Belphegor (or Beelphegor) is a mythical demon that assists people in making discoveries that may enable power, riches, and/or fame.
Belphegor has variously been depicted as a beautiful naked woman and as a bearded male demon with an open mouth, horns, and sharply pointed nails.
Some Kabbalistic texts name him "the Disputer". He primarily created friction among men and spread evil through granting of wealth.
According to some scholars of the 16th century, April is the month when Belphegor's powers are at their peak.
According to Peter Binsfield's Binsfield's Classification of Demons, Belphegor is the chief demon of the deadly sin, Sloth. It has been said that he uses people's laziness to tempt them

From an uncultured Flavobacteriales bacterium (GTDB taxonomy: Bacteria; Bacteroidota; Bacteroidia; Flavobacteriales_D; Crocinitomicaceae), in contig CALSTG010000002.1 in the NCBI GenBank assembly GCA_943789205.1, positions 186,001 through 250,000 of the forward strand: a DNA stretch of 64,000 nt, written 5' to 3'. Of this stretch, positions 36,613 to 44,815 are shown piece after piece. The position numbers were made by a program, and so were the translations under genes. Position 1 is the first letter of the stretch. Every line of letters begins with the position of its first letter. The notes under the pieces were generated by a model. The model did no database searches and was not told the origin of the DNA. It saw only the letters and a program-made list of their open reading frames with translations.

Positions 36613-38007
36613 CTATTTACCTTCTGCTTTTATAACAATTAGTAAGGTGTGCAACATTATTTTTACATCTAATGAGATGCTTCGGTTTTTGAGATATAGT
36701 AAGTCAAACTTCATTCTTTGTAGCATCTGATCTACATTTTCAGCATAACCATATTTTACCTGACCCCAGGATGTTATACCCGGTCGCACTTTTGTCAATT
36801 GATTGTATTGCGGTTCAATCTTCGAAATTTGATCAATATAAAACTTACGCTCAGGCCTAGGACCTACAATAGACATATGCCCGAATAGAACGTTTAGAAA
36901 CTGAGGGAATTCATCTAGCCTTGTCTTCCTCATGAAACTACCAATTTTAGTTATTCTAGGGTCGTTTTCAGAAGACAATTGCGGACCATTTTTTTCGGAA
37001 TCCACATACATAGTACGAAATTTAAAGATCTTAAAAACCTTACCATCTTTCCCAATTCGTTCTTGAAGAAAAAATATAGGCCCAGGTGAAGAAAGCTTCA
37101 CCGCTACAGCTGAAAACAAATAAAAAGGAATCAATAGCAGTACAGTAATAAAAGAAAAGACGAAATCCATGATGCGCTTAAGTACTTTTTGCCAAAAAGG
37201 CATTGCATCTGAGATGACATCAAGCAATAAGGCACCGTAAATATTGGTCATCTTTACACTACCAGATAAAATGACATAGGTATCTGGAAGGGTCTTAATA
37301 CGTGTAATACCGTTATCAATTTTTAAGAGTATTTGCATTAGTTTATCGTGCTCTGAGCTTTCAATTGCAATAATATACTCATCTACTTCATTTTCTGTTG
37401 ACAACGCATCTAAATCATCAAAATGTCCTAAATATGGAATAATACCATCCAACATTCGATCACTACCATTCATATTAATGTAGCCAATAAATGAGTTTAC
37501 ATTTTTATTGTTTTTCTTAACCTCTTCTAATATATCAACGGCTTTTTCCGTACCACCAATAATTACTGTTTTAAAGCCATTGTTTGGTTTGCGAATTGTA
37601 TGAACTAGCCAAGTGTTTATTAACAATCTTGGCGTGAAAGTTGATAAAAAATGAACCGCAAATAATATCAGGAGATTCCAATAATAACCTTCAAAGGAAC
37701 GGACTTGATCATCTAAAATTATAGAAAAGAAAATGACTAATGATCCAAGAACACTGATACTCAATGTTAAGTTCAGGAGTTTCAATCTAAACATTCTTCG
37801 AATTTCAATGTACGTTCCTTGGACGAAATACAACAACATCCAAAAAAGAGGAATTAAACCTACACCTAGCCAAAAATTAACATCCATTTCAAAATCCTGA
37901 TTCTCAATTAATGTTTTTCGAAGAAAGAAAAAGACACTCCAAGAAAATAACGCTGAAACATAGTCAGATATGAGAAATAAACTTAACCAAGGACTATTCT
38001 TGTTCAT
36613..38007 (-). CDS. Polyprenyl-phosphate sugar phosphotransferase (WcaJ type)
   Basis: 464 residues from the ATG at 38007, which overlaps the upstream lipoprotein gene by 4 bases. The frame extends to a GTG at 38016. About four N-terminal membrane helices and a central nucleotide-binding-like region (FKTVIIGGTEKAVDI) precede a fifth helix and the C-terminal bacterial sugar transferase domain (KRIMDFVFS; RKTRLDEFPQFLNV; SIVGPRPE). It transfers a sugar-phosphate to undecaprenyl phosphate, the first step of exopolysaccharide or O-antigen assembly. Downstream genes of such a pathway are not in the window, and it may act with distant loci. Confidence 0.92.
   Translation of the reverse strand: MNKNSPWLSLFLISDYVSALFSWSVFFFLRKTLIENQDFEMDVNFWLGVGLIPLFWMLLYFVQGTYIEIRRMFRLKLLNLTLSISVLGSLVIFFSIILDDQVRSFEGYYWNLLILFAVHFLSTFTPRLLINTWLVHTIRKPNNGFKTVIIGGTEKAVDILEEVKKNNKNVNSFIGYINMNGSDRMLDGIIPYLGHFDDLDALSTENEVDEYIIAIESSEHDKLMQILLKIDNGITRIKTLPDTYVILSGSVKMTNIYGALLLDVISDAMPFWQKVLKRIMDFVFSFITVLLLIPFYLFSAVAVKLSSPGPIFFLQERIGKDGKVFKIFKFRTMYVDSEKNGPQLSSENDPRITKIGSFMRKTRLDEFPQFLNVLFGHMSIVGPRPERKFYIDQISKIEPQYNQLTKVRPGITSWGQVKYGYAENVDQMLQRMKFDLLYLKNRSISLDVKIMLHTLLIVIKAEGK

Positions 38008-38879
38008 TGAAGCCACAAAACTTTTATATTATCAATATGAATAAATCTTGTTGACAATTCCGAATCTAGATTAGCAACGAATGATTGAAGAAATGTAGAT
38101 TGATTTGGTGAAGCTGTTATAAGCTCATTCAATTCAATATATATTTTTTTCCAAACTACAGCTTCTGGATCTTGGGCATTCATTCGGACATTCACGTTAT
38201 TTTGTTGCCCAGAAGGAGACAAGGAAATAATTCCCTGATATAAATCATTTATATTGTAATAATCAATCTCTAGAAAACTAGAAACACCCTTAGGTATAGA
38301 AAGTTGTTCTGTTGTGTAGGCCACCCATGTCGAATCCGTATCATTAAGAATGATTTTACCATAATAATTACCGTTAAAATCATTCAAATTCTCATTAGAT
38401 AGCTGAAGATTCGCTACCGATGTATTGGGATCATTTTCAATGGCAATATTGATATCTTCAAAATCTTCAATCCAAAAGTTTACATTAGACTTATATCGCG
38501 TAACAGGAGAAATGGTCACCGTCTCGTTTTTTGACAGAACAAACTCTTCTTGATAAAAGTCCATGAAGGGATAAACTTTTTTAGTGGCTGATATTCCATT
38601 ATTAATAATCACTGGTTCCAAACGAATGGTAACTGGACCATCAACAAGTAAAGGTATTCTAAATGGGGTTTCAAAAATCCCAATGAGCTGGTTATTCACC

Belphegor is shown in an unfavourable light in many Christian texts, including Deuteronomy 4:3, Psalm 106:27-29, Hosea 9:10. Many sacrifices were made to this god, which enraged Moses and prompted him to order the guilty to be killed. The number of resulting deaths was said to be 24,000.
Legend has it that Belphegor was dispatched from Hell by Lucifer to search for examples of wedded bliss, if any existed, on earth. The demon found none in his travels. This tale has been reworked in many literary works, and the name Belphegor came to signify misanthropy and licentiousness.
The name Belphegor may have its origins in the Assyrian Baal-Peor, the god of the Moabites who was worshipped as a phallic deity by the people of Israel in Abel-Shittim. He was also associated with licentiousness and orgies that the Israeli people engaged in with Maobite women.
Belphegor is mentioned in Milton's Paradise Lost and Victor Hugo's The Toilers of the Sea.